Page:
Richardson also donated her services to God's Love We Deliver, an organization that provides fresh meals to people living with HIV/AIDS.
"Everyone at God's Love We Deliver is profoundly saddened to hear about her accident," Karen Pearl, president of the organization, said in a statement to ABCNews.com. "As we hope for the best, our thoughts and prayers are with her, Liam, and their entire family at this difficult time."
Richardson's sister, Joely Richardson, stars in the TV series "Nip/Tuck." Her uncle Corin Redgrave told Britain's Daily Mail, "I have heard this morning from a family representative about Natasha's accident and am very saddened. ... We are very much thinking of Natasha, Vanessa and Joely, and are sending them our love."
Corin Redgrave's wife, Kika Markham, told The Associated Press: "We know that she has had an accident but we really do not know any more details. ... We are very concerned."
ABCNews.com's calls and e-mails to representatives for Richardson, Neeson and Redgrave were not immediately returned.
Richardson's Rich Career
Richardson has starred in many films, including "The Parent Trap," "Maid in Manhattan," "A Month in the Country," "Gothic" and "Nell," in which she appeared with her husband. But her chief experience is in theater. She was trained at London's Central School of Speech and Drama and won a Tony Award in 1998 for playing Sally Bowles in "Cabaret."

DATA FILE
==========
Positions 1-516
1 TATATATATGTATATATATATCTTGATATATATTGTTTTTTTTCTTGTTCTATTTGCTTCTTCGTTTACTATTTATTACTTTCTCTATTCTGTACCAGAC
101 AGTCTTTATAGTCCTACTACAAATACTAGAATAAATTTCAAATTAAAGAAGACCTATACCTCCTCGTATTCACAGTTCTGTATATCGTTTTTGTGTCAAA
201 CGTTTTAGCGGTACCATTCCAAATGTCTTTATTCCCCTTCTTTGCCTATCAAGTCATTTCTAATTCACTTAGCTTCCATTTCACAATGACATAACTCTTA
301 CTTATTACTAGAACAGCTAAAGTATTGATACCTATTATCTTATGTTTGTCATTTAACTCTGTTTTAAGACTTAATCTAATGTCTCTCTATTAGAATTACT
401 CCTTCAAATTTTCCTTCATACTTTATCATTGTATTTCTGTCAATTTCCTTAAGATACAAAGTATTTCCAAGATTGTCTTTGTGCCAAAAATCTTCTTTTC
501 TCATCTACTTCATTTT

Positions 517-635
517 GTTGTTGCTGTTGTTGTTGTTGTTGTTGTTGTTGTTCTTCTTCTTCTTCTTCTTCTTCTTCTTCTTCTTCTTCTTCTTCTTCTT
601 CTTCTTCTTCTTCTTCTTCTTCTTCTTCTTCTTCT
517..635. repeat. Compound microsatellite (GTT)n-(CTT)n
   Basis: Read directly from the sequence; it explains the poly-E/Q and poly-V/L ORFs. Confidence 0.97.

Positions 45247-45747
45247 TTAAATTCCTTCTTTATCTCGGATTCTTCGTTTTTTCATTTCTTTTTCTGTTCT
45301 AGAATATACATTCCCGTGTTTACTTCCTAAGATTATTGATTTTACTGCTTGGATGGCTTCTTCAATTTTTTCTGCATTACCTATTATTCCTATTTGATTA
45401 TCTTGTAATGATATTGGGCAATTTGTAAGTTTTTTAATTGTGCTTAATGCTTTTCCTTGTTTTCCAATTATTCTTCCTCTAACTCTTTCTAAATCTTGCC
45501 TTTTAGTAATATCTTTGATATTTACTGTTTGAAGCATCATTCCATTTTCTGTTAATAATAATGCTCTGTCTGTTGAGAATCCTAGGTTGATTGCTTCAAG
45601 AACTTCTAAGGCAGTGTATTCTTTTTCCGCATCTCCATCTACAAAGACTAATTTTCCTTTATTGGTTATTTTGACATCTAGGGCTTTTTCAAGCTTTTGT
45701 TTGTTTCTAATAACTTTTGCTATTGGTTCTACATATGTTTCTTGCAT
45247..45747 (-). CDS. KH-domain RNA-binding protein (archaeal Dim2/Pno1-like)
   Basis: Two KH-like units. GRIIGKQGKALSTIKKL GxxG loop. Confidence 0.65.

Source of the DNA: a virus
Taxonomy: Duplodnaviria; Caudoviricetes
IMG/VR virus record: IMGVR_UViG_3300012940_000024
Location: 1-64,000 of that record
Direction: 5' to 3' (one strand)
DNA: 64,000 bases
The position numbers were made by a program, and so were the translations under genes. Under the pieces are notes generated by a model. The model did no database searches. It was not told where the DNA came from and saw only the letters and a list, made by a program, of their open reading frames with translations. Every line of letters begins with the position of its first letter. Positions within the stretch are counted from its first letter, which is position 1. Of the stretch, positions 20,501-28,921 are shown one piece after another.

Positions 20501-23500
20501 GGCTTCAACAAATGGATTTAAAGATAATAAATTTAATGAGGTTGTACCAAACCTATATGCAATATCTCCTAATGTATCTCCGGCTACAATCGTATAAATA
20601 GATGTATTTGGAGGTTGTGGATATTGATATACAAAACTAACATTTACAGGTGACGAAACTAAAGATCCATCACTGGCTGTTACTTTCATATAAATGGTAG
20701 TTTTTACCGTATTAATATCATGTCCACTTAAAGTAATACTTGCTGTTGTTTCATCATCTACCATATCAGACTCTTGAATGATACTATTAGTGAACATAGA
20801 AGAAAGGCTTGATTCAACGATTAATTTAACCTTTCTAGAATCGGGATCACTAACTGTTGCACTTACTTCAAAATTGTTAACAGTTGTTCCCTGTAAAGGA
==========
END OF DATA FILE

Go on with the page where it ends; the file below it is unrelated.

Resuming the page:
In January, Richardson and her mother played the roles of mother and daughter in a one-night benefit concert version of "A Little Night Music," the Stephen Sondheim-Hugh Wheeler musical, on Broadway.
The two also acted alongside each other in the 1985 theatrical revival "The Seagull" and the 2007 movie "Evening." In a 2003 interview with UK newspaper "The Guardian," Richardson talked about taking on the same profession as her mother.
"I don't know if I could ever put myself in the same category as her," she said. "She is one of the greatest actresses of our time, so I'm not sure I would put myself in that bracket."
She expanded further in a 2005 interview with The Independent.
"I know the pressures of being the daughter of a great actress," Richardson told the newspaper. "But it's inspiring. You learn so much that other people don't get to learn until later on. My father being a director, I learnt a real work ethic. You think: 'One day, I'd like to be as good as that.' But when I was starting out professionally, I had a level of attention put on me that I didn't deserve or wasn't ready for. And it was hard, particularly in England, to make my way. That's partly why I moved to New York, where you can be who you are for your work and not so much to do with family baggage."
But in the same interview, Richardson talked about how she doesn't want her sons going into acting.
"They'd be the sons of a great actor," she told The Independent. "And that's quite a gorilla to carry on your back. This profession is very tough and not many people make it , and even if you do, then you can still get slapped in the face constantly. So I hope they do something else -- but if they're determined, so be it."
Additional reporting contributed by ABCNews.com's Lindsay Goldwert and Luchina Fisher.